The good kind of specificity in CSS

What forms the specificity in CSS, what is the good kind of specificity and what bad, and how to use only the good kind of specificity.

What is specificity?

Specificity is a “weight”, upon it the browser decides which style rule is the most relevant for the given element. In other words: which style rule has the most power.

What forms the specificity in CSS?

It’s these 5 things:

  1. Inline styles have higher specificity
  2. Selector order
  3. IDs have higher specificity than classes
  4. Cascading increases specificity
  5. !important rule increases specificity

Let’s look at there one by one.

1 Inline styles have higher specificity

<style>
    #my-button {
        background-color: blue;
    }
</style>

<button id="my-button" style="color: red;">Hello</button>

That button will be red.

2 Selector order

Later in the file defined rules have higher specificity.

.button {
    background-color: blue;
}

.button {
    background-color: red;
}

That button will be red.

3 IDs have higher specificity than classes

That button should be blue:

#button {
    background-color: blue;
}

.button {
    background-color: red;
}

4 Cascading increases specificity

That button will be blue:

body .button {
    background-color: blue;
}

.button {
    background-color: red;
}

The following button will also be blue:

button.button {
    background-color: blue;
}

.button {
    background-color: red;
}

5 !important rule increases specificity

.button {
    background-color: blue !important;
}

.button {
    background-color: red;
}

Blue button.

Demo

Demo for you to play around.

JS Bin on jsbin.com

The good kind of specificity

1 Inline styles have higher specificity

We want this, when you add a class to an element with JavaScript, it needs to override existing styles.

2 Selector order

We want later on in file defined rules to have the power to override earlier rules.

The bad kind of specificity

I think, there is too many ways the element’s specificity can change, if we want to make our programming life simple, the selector order and inlining should be only two ways to affect selectors specificity.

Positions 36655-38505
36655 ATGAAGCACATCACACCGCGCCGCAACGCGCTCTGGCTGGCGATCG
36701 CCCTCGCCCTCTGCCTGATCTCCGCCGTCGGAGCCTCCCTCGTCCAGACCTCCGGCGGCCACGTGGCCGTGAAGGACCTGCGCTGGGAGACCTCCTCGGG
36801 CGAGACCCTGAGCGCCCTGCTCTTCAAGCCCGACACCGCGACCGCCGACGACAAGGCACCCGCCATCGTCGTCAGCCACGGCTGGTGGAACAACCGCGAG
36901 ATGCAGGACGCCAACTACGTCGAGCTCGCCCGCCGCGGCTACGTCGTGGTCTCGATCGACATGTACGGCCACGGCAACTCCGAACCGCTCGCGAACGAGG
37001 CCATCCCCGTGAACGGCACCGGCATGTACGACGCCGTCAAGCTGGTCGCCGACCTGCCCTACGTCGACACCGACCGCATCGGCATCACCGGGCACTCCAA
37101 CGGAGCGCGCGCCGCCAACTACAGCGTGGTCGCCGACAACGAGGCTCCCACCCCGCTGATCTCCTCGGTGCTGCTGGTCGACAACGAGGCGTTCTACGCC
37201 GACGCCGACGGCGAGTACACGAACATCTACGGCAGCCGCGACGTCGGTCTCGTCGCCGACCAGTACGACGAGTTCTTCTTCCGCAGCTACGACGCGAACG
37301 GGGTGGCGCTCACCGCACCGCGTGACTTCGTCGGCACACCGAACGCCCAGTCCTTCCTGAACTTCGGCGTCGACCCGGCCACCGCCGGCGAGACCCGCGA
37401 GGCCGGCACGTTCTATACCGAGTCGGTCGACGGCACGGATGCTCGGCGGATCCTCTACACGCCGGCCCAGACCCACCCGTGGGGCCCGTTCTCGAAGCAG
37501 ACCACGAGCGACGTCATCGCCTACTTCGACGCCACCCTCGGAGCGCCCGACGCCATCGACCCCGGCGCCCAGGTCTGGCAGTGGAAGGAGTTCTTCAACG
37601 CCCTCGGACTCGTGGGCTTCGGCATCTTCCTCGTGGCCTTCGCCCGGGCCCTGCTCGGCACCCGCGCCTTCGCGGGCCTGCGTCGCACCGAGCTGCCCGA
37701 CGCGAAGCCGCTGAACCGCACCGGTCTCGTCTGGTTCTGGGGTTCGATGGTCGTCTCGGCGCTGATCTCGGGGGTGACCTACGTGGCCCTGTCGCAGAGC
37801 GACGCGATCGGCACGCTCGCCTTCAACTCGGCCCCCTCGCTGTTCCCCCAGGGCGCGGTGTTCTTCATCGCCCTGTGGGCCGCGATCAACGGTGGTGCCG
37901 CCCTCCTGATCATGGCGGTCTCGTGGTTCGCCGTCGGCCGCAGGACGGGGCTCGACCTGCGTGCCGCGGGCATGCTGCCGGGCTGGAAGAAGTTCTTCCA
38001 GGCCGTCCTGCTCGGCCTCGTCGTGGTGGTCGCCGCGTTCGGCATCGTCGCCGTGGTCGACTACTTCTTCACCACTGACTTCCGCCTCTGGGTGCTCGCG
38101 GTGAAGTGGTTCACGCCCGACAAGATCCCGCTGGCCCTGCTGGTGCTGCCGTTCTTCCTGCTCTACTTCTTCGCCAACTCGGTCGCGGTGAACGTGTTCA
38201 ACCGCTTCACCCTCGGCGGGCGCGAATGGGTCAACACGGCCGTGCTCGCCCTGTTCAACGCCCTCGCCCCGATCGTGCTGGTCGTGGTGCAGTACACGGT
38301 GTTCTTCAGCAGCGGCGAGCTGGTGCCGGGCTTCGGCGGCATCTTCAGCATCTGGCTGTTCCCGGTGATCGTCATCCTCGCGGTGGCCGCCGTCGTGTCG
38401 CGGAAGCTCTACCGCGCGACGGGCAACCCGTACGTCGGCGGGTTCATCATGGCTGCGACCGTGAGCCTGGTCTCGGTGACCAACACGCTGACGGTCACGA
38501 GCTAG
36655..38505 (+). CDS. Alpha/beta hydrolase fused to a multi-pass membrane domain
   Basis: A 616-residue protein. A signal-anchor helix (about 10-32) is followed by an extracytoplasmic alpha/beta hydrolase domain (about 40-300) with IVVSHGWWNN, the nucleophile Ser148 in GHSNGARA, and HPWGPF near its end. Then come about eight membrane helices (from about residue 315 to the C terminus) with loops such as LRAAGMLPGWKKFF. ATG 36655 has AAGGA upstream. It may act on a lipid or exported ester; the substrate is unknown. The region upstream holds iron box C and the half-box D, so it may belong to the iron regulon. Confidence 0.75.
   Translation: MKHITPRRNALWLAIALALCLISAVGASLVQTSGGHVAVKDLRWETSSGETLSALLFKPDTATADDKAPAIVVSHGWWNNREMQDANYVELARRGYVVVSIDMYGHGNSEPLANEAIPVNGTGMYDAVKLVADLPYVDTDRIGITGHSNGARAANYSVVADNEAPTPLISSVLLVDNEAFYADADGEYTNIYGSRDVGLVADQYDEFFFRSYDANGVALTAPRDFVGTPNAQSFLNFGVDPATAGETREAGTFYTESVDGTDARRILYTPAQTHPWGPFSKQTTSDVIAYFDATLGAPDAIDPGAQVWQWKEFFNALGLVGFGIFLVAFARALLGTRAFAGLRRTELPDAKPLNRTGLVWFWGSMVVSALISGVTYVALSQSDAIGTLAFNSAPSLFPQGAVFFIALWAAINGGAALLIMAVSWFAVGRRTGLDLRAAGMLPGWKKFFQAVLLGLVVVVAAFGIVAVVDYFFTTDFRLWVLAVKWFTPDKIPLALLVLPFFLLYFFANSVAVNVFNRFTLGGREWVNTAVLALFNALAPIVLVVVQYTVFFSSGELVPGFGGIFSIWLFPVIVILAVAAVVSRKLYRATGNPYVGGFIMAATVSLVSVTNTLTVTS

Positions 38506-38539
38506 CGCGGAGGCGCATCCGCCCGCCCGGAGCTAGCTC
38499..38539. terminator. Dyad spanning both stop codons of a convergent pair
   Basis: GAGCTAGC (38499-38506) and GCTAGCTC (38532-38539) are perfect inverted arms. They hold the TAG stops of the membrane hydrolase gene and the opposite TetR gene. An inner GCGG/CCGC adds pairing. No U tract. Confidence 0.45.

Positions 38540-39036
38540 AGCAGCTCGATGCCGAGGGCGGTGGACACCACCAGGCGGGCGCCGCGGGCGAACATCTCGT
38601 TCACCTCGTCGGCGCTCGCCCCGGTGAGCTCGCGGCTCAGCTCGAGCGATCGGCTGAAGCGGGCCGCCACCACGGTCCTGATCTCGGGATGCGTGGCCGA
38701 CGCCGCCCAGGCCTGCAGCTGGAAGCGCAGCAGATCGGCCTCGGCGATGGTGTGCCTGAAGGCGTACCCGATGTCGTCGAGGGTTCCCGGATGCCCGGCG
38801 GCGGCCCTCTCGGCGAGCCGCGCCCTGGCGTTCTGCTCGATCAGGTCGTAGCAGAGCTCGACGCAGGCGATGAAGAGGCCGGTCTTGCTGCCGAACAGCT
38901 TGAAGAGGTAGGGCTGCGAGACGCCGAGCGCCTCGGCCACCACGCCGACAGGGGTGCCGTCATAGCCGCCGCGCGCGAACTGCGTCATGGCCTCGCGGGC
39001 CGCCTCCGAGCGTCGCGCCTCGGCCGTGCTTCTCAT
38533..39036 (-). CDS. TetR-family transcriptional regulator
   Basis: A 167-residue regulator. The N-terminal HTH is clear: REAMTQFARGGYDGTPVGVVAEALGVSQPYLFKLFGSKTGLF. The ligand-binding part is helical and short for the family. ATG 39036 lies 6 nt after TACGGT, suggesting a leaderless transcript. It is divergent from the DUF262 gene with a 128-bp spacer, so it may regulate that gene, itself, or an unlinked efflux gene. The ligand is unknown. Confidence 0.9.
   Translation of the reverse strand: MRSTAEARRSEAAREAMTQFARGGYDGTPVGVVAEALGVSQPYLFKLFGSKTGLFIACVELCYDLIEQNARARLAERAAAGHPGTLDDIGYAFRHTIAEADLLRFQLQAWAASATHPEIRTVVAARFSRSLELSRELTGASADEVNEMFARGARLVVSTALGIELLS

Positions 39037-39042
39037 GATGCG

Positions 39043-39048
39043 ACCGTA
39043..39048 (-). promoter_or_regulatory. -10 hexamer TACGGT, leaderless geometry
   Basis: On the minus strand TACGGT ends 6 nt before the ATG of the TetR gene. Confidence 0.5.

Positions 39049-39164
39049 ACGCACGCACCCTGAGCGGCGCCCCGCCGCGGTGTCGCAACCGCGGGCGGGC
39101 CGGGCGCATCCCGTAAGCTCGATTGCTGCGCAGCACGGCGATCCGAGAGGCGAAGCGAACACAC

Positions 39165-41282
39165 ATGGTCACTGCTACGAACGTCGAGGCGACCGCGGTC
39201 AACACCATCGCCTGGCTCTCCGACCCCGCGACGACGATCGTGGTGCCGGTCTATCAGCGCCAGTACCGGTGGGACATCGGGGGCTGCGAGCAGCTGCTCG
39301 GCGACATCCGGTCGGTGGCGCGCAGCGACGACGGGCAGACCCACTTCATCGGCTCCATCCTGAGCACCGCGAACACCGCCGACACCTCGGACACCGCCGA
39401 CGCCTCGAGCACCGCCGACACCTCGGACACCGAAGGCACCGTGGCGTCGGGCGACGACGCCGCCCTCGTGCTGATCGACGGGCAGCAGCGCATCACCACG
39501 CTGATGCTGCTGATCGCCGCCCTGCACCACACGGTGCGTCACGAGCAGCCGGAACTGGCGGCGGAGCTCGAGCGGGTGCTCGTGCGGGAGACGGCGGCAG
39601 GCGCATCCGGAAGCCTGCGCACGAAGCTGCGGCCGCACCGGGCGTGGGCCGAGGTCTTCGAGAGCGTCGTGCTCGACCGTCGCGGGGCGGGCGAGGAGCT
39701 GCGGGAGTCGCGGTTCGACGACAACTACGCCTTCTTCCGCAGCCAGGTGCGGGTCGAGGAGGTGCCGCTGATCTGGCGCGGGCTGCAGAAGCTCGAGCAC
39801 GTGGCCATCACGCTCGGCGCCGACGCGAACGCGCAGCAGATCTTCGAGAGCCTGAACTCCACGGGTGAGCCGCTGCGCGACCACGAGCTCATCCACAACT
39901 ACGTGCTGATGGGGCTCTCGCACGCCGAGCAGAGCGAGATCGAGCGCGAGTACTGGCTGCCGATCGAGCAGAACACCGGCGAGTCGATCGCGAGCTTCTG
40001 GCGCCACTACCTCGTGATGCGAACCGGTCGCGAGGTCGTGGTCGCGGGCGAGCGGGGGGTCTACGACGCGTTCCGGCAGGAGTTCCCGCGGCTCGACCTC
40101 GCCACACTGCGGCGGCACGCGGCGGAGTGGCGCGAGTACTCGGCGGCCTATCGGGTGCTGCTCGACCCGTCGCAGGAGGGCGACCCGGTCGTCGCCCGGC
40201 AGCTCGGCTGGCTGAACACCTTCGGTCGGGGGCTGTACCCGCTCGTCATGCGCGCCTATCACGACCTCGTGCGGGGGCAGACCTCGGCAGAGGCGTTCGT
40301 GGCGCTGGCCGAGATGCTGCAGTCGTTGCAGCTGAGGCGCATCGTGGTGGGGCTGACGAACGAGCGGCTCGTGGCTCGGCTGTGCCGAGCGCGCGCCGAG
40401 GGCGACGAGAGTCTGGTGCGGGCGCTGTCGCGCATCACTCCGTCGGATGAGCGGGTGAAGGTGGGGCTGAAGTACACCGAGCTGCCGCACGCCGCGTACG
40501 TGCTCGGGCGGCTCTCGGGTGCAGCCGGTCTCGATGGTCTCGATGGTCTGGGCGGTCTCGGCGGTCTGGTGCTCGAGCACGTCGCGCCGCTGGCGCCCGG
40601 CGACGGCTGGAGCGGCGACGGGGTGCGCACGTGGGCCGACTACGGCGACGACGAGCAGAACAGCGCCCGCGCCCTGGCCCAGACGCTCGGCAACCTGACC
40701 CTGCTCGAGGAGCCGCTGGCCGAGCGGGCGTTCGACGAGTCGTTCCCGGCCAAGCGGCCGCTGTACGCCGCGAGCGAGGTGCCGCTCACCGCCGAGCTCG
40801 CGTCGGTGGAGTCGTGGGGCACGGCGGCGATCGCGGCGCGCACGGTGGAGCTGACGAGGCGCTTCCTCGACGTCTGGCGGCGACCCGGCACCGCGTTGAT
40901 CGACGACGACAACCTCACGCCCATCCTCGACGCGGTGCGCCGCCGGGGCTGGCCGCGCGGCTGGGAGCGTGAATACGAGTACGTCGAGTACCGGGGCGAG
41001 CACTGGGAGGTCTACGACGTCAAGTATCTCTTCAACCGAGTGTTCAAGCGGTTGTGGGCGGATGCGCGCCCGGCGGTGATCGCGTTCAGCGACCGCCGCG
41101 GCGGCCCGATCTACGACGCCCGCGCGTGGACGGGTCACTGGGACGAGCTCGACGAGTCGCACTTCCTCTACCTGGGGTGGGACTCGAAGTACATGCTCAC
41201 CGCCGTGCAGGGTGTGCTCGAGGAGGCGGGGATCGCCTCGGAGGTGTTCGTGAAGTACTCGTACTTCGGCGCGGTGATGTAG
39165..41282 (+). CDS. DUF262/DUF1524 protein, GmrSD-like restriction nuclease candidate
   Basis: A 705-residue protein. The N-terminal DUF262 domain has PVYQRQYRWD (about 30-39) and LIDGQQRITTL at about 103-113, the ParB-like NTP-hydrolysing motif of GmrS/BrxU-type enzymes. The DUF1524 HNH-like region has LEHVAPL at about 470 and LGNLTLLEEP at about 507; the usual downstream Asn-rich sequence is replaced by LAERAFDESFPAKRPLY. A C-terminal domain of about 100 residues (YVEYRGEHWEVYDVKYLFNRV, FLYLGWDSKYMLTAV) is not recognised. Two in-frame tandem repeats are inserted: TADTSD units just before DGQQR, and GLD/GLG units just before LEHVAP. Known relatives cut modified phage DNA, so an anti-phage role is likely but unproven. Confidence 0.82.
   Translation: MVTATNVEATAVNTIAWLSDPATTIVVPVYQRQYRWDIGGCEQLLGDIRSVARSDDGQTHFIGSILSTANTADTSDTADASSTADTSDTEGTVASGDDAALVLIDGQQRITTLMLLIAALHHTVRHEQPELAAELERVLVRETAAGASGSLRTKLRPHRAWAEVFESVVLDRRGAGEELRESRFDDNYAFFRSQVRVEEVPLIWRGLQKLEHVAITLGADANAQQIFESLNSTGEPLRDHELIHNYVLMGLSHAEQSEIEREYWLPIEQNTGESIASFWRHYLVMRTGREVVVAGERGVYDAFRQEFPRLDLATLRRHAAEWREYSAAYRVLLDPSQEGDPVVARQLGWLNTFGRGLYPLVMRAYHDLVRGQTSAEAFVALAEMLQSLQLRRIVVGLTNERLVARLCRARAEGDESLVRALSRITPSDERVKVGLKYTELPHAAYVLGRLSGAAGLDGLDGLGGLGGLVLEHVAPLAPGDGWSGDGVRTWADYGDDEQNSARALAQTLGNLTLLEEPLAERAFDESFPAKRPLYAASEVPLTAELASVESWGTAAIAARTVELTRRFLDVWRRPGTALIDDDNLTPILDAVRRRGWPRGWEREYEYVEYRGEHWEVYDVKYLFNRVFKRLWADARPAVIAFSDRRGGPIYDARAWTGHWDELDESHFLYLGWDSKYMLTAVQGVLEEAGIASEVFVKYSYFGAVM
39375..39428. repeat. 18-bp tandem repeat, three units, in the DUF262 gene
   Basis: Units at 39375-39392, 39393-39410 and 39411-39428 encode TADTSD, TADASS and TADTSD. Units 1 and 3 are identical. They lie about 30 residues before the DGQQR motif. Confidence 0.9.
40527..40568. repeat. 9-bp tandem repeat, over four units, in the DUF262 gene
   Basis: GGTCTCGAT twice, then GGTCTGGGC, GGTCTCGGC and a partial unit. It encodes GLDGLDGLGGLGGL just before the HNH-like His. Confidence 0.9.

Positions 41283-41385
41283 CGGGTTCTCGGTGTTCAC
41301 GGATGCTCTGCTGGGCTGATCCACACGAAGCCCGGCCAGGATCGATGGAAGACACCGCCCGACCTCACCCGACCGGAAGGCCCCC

Say you have a big website with +20 000 lines of CSS, and on a specific page you want to make element green on hover, rather than red, but you can’t, because somewhere in those +20 000 lines there is a rule with a higher specificity than your new rule, even if it comes last in the CSS. So now you have to use !important to override the specificity and the vicious circle of specificity hell is set.

The simple solution to the specificity madness

Here’s some quotes to set the mood of this section:

Only a madman would use the whole of C++

And from Crockford:

Most programming languages contain good parts and bad parts. I discovered that I could be better programmer by using only the good parts and avoiding the bad parts.

JavaScript is famous of it’s bad parts. Brendan Eich, the guy who made JavaScript, calls these plunders “footguns”. The simple way around the footguns is not to use the footgun features, same can be applied to CSS.

A pivotal moment in my working life was to to restrict my CSS to exclude the things that caused me pain:

  1. Stop the use of IDs to style elements.
  2. Stop the cascade, give the element a class and go straight in.
  3. If you stop those two things, then you also don’t need !important.

Conclusions

Nothing is set in stone, there are some cases where cascading is a great option, but that’s a topic for another post. Not using IDs and cascading doesn’t make you a good programmer, and using them will not make you a bad programmer. This is just a dogma among others.

Comments

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